While this may all sound a bit fantastic, Roger and Ida's story is true, which makes this novel so much more lovely. Readers who have enjoyed the series on William Marshal will be thrilled to see him appear here in as a secondary character. Unlike William Marshal, there is no where near as much recorded history about Roger Bigod; however Ms. Chadwick is able to piece together what is known with her little bits of creativity flawlessly, creating a very believable character and story. Her attention to historical detail and accuracy is again very obvious but you do not feel like you are being beaten over the head with information. Once again she has used her wonderful talent of effortlessly recreating medieval life for her readers making it easy for a modern person to picture what life was truly like for these very real people. She has created characters that are multi-dimensional and a joy to read about, taking people who could have been lost in the mists of time and given them new life. I thought Roger Bigod, while not a stud like William Marshal, was a good, noble, and honorable man and it was very easy for me to root for him throughout the novel. While reading I noticed that Roger's struggle with his stepmother and stepbrothers slightly resembled a "Cinderella" type story and that gave me a little chuckle. Ida's story is heartbreaking at points (my heart ached for her when she would pull William's baby shoes out and look at them). Her struggle to rebuild a relationship with the son she had to give up is very touching and Ms. Chadwick brilliantly shows what a rough life a medieval woman - even a noble born one - had to struggle through. Just like modern couples, Roger and Ida have some serious conflicts to work through during the course of the novel, making their story even more accessible to readers. The other characters in the novel all have a very distinct personality and it is easy to like them or despise them. I found myself really disliking Ida's firstborn, William, as he grew older; his arrogance really grated on my nerves and his snobbish ideas on his mother's new family made me want to spank him. Beyond the characters populating the novel, there is wonderful description of the extremely turbulent times Roger and Ida are trying to struggle through. Life could be quite rough on a normal basis but at this point in time there was the added danger of political intrigue nobles had to navigate through and Ms. Chadwick does a superb job of portraying how this threat could really hang over someone's head, influencing every aspect of their life. One surprise for me was the fact I really enjoyed all the information on the rebuilding of the Bigod estate, Framlingham, in Norfolk. I also enjoyed seeing characters that figure into Ms. Chadwick's newest novel about Roger Bigod's son Hugh and the Marshal's oldest daughter Mahelt. It is amazing how she is able to weave all these stories together, even in separate books!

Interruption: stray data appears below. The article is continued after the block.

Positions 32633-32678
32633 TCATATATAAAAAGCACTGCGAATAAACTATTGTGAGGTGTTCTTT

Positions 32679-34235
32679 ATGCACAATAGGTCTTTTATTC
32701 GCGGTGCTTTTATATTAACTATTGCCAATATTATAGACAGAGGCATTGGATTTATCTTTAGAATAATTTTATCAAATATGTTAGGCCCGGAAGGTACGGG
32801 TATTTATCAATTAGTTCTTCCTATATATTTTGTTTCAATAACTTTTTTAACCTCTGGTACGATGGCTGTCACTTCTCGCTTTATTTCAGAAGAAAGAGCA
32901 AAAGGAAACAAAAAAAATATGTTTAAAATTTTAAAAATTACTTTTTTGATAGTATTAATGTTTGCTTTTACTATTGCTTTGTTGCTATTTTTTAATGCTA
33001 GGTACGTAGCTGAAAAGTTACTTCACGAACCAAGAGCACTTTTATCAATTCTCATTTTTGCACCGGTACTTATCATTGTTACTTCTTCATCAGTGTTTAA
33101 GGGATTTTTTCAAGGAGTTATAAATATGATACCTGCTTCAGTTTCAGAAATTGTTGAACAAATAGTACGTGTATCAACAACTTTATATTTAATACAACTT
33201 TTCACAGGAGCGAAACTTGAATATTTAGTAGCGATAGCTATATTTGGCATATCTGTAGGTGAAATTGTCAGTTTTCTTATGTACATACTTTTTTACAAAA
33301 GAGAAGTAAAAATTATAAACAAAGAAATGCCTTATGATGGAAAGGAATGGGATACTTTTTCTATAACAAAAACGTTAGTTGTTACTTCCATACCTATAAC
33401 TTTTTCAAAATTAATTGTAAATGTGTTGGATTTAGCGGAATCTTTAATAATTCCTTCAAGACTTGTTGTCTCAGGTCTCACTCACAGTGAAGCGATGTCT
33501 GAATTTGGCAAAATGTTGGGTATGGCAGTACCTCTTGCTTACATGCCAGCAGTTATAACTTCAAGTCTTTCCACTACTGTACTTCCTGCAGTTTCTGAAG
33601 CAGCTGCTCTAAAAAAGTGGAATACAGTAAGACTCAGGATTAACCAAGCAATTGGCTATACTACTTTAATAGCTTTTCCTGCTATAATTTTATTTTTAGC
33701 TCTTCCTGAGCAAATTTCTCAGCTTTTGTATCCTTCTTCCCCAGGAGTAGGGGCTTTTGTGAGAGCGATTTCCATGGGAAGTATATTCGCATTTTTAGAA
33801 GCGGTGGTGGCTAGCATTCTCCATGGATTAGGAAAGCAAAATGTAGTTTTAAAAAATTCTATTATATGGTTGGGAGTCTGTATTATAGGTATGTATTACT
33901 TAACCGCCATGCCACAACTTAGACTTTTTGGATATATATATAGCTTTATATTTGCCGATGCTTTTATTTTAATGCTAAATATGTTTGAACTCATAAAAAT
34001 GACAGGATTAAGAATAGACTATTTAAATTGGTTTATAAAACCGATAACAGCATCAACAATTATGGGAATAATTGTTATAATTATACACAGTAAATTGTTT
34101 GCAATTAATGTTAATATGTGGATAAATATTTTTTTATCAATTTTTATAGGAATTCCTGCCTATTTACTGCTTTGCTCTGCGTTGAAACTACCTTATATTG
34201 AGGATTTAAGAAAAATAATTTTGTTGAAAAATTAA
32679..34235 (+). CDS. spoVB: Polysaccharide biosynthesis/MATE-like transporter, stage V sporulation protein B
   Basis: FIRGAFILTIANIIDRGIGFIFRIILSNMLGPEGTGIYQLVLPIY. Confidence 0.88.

I will caution some readers - this is not an action packed, super suspenseful novel. It is a well written story of two people struggling to create a life together amidst a very turbulent time. It is a very enjoyable read (but of course we are talking about Elizabeth Chadwick!) that will introduce the reader to two little known figures in history. I can easily recommend this book to all readers. Chadwick fans will certainly enjoy another fantastic novel, readers who are rather picky about the historical accuracy in their historical fiction will be pleased with the attention to research, and those who aren't picky will get facts that aren't skewed out of shape to fit the author's storyline. Pick this one up; I don't think you will be disappointed!